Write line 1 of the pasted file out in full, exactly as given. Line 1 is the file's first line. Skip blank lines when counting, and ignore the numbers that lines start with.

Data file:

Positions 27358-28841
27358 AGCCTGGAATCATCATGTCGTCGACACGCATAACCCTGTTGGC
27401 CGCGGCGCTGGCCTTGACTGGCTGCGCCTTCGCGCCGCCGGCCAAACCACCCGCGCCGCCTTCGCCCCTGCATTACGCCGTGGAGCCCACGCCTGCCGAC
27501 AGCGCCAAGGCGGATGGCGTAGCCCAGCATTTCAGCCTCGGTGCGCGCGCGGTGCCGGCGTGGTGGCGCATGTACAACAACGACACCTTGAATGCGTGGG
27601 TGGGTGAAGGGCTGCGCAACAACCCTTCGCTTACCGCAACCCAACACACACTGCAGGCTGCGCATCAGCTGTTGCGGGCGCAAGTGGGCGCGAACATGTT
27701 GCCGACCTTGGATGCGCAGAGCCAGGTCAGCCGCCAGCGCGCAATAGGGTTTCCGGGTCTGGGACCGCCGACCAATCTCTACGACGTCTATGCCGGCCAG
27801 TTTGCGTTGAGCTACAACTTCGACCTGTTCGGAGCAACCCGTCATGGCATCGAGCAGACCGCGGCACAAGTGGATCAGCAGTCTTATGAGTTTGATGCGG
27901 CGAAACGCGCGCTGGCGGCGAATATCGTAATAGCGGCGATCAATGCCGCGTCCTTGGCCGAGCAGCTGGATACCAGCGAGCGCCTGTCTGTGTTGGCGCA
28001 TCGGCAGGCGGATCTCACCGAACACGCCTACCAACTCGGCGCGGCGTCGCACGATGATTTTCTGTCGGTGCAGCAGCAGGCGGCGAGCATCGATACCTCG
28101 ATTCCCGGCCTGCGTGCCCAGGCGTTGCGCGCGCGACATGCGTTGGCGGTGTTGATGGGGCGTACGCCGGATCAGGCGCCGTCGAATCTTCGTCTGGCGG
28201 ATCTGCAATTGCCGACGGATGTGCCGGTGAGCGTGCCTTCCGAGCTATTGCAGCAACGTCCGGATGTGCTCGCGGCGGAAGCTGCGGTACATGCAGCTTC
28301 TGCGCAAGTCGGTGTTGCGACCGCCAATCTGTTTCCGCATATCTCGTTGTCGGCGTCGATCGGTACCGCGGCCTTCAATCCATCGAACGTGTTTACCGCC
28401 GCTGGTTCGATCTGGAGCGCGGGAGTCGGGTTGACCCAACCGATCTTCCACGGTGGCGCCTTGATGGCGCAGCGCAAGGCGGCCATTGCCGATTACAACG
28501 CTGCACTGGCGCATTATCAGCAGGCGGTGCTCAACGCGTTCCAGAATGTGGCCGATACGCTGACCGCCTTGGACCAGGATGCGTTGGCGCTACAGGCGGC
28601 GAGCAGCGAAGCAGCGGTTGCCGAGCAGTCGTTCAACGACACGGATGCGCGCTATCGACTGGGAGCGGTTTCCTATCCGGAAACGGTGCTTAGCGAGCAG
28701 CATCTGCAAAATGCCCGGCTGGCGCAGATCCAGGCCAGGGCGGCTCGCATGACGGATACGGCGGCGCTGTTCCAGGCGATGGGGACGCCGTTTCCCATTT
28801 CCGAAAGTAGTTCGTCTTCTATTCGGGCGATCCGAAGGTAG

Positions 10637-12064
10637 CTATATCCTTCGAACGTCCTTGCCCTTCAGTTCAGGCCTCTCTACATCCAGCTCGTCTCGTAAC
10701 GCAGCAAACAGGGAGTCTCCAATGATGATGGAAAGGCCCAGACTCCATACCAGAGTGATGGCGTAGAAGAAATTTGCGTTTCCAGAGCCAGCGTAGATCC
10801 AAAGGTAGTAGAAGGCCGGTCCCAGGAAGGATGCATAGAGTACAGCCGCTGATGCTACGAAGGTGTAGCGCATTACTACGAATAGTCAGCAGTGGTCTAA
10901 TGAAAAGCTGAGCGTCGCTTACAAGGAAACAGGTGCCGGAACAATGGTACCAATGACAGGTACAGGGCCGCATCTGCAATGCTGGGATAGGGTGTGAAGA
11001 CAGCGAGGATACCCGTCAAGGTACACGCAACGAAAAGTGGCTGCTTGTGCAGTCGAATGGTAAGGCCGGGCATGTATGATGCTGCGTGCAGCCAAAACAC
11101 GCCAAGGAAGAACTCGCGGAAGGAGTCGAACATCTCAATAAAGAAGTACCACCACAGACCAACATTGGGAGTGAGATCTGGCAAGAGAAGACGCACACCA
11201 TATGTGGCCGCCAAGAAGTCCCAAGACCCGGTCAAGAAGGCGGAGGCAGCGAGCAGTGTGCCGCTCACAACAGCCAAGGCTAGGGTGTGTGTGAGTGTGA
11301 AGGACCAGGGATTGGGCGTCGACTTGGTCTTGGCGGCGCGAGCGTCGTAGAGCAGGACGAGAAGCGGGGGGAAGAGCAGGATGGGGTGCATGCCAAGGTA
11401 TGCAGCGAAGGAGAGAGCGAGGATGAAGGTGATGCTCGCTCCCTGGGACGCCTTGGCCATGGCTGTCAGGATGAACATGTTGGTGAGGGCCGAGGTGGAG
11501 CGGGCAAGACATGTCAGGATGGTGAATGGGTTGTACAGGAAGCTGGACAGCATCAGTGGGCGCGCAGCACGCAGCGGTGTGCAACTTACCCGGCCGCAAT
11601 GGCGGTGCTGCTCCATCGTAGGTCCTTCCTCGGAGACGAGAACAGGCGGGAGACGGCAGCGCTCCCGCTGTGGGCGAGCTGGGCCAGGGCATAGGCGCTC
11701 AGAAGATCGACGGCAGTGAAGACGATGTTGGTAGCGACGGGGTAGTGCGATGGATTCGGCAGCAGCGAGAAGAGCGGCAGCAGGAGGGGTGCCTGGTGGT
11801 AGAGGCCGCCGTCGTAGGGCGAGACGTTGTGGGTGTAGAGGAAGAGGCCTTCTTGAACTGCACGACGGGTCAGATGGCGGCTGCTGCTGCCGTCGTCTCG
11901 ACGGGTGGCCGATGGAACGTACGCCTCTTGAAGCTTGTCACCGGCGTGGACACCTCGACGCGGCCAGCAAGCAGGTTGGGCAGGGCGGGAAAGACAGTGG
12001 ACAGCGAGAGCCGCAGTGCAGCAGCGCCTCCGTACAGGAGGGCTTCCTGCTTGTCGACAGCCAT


Positions 27358-28841